October 19, 2005

Walkability Case Study: Springfield Walks (conference coverage continued)

The Rails-to-Trails Conservancy has branched out from its initial mission to work on Springfield (Mass.) Walks, a program to "make it easier, safer, and more enjoyable to walk in the Springfield area."

The program, still in its early stages, aims to create an interpretive walking trail and a linear park throughout four neighborhoods in the Mason Square area of downtown Springfield.

The interpretive trail would be something along the lines of the Freedom Trail - one where you don't need a brochure to find your way, but can simply follow an existing trail. Planners envision using sculpture and other art from local artists to point out important sites, instead of simply conventional markers; and seeking input from the neighborhood as to features they'd like to highlight. There will also be health information, highlighting such things as distance walked on the trail and what benefits that brings.

Why was Springfield chosen? It had one of the state's highest rates of cardiovascular disease, three possible rail corridors (one existed already as a trail project needing work), an existing and active Springfield Health Coalition including about 80 organizations (around 20 active regularly, from local organizations to the American Heart Association), a lot of walking groups and church organizations interested in physical activity, and a low-income minority community that could greatly benefit from such an addition to the community, Betsy Goodrich from the Rails toTrails Conservancy told an afternoon session of the Moving Forward 2005 conference going on now.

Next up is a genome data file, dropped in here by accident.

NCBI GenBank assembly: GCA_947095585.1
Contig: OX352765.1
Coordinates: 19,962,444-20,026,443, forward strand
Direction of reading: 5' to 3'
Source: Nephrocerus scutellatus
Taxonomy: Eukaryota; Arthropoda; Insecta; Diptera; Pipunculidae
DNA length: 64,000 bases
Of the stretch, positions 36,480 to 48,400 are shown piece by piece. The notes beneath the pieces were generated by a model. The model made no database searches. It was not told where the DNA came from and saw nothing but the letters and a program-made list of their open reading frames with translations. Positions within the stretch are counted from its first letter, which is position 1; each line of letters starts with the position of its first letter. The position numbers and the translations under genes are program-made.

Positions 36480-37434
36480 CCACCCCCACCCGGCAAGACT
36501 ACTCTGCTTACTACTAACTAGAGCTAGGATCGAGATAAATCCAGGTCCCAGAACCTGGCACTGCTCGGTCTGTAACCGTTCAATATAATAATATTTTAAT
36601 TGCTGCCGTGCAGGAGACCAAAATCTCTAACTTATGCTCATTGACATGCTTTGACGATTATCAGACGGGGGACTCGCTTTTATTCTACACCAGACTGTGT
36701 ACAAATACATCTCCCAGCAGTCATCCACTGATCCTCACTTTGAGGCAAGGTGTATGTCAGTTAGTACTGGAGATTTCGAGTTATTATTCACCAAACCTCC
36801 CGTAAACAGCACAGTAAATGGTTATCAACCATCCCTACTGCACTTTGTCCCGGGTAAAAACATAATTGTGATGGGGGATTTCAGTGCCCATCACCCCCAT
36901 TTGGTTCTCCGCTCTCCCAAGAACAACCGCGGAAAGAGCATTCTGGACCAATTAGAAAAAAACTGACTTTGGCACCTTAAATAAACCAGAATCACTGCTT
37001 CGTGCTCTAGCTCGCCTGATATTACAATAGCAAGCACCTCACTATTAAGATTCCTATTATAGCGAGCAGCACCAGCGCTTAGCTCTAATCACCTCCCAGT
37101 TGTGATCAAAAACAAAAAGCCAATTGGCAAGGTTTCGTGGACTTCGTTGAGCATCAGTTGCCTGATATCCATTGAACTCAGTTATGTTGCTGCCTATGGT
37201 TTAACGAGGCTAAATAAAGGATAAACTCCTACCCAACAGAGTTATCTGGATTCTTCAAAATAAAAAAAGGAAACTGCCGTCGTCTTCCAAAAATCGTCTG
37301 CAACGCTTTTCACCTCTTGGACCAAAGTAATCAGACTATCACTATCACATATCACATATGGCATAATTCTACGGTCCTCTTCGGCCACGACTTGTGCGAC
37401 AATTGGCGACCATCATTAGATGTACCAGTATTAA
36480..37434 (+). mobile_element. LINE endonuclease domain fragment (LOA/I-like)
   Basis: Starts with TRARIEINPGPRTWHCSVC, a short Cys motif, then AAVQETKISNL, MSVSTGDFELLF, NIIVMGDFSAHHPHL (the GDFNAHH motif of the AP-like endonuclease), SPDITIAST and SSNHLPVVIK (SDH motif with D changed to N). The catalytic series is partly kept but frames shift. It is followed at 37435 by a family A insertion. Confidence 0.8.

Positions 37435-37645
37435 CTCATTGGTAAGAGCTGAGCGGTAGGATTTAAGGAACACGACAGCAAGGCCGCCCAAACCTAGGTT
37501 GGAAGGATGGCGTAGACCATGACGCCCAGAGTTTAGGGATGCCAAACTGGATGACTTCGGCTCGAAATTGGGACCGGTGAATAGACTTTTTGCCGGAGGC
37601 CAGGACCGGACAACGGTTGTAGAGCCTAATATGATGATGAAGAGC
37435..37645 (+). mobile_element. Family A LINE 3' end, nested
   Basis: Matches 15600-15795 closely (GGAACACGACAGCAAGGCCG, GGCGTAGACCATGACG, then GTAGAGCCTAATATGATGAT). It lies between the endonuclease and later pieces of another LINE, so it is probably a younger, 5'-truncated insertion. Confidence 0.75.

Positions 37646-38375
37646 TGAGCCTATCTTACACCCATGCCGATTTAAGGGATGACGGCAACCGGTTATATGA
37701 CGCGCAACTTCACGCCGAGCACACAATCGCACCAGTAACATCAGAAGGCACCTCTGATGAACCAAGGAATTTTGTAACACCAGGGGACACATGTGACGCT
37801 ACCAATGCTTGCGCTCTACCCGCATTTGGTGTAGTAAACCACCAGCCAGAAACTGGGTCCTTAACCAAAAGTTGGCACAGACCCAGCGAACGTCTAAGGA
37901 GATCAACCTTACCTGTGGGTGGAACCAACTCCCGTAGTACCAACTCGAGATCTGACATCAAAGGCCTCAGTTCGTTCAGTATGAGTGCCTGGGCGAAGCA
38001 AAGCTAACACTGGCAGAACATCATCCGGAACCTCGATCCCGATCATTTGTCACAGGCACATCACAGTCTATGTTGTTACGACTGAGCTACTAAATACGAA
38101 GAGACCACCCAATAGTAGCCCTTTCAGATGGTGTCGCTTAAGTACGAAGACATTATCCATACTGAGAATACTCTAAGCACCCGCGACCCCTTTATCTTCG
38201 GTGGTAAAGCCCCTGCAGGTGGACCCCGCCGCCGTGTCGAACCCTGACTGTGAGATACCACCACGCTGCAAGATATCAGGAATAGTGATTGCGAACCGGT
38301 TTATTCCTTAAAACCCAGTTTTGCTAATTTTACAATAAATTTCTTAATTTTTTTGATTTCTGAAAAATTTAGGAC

Challenges include getting many different people and groups involved in helping with needed tasks, when no one has this as their primary projects; crime and safety concerns; and financial challenges in the city (there were cutbacks in the planning department, for example).

After holding community meetings to get input and support, project planners are now in the process of mapping the interpretive trail. Next steps include generating more community support and then meeting with the city to get backing for specifics, as well as creating proposals for the arts portion of the project. Then, work will be needed for design, land acquisition and construction for the trails.

Organizers held an event in March, and got supporters to help publicize it in the media and community, and are now working on postcards to promote a vision of what is planned.

"When you create a program like this, partnerships are extremely important. The more partners, the better," she said. "It's easier it is to get funding and support." Partners here include the National Park Service, Springfield Health Coalition, the city, Mass. Dept of Public Health, neighborhood groups, and Trust for Public Land.

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